Taphrina padi

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Pocket plum gall
Taphrina padi galls on Bird Cherry.JPG
Scientific classification
Kingdom: Fungi
Division: Ascomycota
Class: Taphrinomycetes
Order: Taphrinales
Family: Taphrinaceae
Genus: Taphrina
Species: T. padi
Binomial name
Taphrina padi
(Jacz.) Mix (1947)
Synonyms

Taphrina pruni var. padi Jacz. (1926)

Taphrina padi is a fungal plant pathogen that induces the form of pocket plum gall that occurs on Bird Cherry (Prunus padus). The gall is a chemically induced distortion of the fruits, which are swollen, hollow, curved and greatly elongated,[1] without a seed or stone, but retaining the style.[2] The twigs on infected plants may also be deformed with small strap-shaped leaves.[1]

Hosts[edit]

Taphrina padi, a 'tongue fungus', produces a distinctive, elongated, tongue-like growth on Bird Cherry,[3] similar to other closely related species such as Taphrina alni on Alder (Alnus glutinosa) and Taphrina pruni on Blackthorn (Prunus spinosa).[1] The growth is the distorted fruit and not the fungus itself.[4]

Distribution[edit]

The gall is widely distributed, and may be under recorded in the United Kingdom, but it is found throughout the temperate Northern Hemisphere.[5] T. padi has been recorded in India.[6]

Structure and appearance[edit]

Fruits[edit]

Pocket plum galls on bird cherry at Dalgarven Mill in Ayrshire, Scotland
Distorted stem on bird cherry, possibly caused by T.padi
Corrugated pocket plums with ascospore bloom

These galls are usually known as 'pocket plums', however alternatives are 'starved plums'; 'bladder bullace; and 'mock plums'. The gall appears on the developing fruit, rendering it inedible and resulting in an elongated, curved, hollow, stone-less gall, usually light green in colour at first; turning brown as the gall develops. In T. padi an identification characteristic is that the style persists at the tip of the gall.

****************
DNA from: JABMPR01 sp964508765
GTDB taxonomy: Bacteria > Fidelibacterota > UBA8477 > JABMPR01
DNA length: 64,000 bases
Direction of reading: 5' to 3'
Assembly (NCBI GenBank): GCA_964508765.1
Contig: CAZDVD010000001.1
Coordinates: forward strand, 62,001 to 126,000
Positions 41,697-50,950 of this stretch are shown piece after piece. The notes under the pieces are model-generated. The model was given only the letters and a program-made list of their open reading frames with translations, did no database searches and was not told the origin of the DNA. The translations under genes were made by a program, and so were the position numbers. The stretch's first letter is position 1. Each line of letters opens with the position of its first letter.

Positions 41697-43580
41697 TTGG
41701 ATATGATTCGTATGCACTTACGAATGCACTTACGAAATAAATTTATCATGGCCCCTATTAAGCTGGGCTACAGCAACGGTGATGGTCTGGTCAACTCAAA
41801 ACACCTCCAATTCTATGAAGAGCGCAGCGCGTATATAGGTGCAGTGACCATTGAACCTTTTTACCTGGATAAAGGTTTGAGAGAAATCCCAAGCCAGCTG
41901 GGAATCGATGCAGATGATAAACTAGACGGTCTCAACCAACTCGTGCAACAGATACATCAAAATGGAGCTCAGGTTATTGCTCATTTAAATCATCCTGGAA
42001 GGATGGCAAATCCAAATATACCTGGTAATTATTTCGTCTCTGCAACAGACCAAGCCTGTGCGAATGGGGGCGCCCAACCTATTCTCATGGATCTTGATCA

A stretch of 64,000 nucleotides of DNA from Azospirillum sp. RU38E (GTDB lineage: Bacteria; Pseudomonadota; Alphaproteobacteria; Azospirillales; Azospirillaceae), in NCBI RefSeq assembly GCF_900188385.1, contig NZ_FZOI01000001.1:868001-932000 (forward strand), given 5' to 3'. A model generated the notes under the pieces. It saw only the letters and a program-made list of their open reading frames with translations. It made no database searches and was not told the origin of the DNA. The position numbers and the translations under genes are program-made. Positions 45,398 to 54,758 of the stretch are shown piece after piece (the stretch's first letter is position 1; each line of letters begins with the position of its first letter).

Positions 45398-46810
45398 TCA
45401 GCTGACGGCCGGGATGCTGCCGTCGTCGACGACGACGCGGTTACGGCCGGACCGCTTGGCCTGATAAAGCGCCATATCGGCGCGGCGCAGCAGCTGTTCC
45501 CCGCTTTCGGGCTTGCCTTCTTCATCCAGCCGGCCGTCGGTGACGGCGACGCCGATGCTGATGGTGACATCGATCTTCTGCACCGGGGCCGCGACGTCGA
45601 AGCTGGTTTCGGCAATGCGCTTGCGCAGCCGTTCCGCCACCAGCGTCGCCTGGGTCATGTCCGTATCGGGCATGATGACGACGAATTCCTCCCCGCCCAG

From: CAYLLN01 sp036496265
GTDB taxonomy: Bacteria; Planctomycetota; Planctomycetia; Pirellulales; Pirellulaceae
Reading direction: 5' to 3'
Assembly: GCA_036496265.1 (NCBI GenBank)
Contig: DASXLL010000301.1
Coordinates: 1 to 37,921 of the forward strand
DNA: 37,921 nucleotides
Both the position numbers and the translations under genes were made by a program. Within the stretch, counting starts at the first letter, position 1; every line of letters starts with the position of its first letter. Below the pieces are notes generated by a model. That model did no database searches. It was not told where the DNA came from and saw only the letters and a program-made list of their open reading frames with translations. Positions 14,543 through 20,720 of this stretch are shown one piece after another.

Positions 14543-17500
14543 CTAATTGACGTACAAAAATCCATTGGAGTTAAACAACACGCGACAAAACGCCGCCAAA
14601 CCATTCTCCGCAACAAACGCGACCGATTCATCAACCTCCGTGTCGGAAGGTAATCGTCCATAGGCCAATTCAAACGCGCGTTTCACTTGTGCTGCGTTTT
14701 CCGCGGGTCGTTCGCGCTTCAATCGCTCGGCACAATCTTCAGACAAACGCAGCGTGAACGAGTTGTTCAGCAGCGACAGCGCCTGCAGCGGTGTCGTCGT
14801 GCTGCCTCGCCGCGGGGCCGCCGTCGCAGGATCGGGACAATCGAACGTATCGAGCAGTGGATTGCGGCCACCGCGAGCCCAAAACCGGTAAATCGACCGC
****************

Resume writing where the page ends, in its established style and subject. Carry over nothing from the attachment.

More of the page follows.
The surface of the gall eventually becomes corrugate and coated with the fungus, showing as a white bloom of ascospore producing hyphae. The totally inedible fruits shrivel and most fall.[7]

Stems[edit]

Stems bearing deformed fruit may also thicken and grow with a deformation. The leaves are smaller and strap-like and shoots may be swollen, pale yellow and tinged with red.[1] The fungus may also cause dense clusters of live and dead twig, called 'witches brooms'. Some authors suggest these are caused by the very similar Taphrina insititia.[7]

Life cycle[edit]

The airborne spores released from the whitish 'bloom' on the fruit are thought to settle in the hosts bark and bud scales, growing at first without causing obvious signs, but in the spring the fungus invades the plant tissues, causing swollen and deformed shoots. The fungus remains in these as a mycelium. The gall inducing fungus then grows into the flowers and the developing fruit. The cycle then repeats itself.[7]

The fungus infects the ovaries causing a pseudo-pollination and an enhanced cell division, resulting in the infested fruit being larger than the healthy one.[4]

Infestations of galls[edit]

Bird cherry (Prunus padus) with developing pocket plum galls
Detail of the closely related T. pruni structure

As a fungus, cool and wet weather conditions promote the germination of spores, whilst warm and dry weather results in infection rarely taking place.[4]

Removing and destroying the galls may help to reduce the infestation. Colonisation can become extensive and eradication very difficult. The disease can to some degree be controlled by carefully removing infected branches, witches’ brooms and fruit before the infective air-borne spores are produced.[7]

Applications of copper-containing fungicides have a degree of control over the tongue-fungi.

References[edit]

Notes
Maturing Pocket Plum galls
Sources
  1. Cannon, P.F., Hawksworth, D.L., and Sherwood-Pike, M.A. (1985). The British Ascomycotina. An Annotated Checklist. Commonwealth Mycological Institute, Kew, Surrey, England, 302 pages.
  2. Darlington, Arnold (1975). The Pocket Encyclopaedia of Plant Galls in Colour. Poole : Blandford Press. ISBN 0-7137-0748-8.
  3. Dennis, R.W.G. (1978). British Ascomycetes. J. Cramer, Vaduz, 585 pages.
  4. Mix, A.J. (1949). A monograph of the genus Taphrina. Univ. Kansas Sci. Bull. 33: 3-167.
  5. Redfern, Margaret & Shirley, Peter (2002). British Plant Galls. Identification of galls on plants & fungi. AIDGAP. Shrewsbury : Field Studies Council. ISBN 1-85153-214-5.
  6. Stubbs, F. B. Edit. (1986). Provisional Keys to British Plant Galls. Pub. Brit Plant Gall Soc. ISBN 0-9511582-0-1.

External links[edit]